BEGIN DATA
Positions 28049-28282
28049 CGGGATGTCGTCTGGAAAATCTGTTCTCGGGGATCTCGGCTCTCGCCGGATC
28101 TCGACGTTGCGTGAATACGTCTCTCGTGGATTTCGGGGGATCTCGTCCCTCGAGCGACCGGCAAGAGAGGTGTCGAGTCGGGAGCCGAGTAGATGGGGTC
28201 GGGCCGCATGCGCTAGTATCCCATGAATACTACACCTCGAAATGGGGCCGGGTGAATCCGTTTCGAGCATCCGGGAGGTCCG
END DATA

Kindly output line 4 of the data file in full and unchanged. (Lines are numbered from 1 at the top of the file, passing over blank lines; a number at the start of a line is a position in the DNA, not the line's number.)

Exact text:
28201 GGGCCGCATGCGCTAGTATCCCATGAATACTACACCTCGAAATGGGGCCGGGTGAATCCGTTTCGAGCATCCGGGAGGTCCG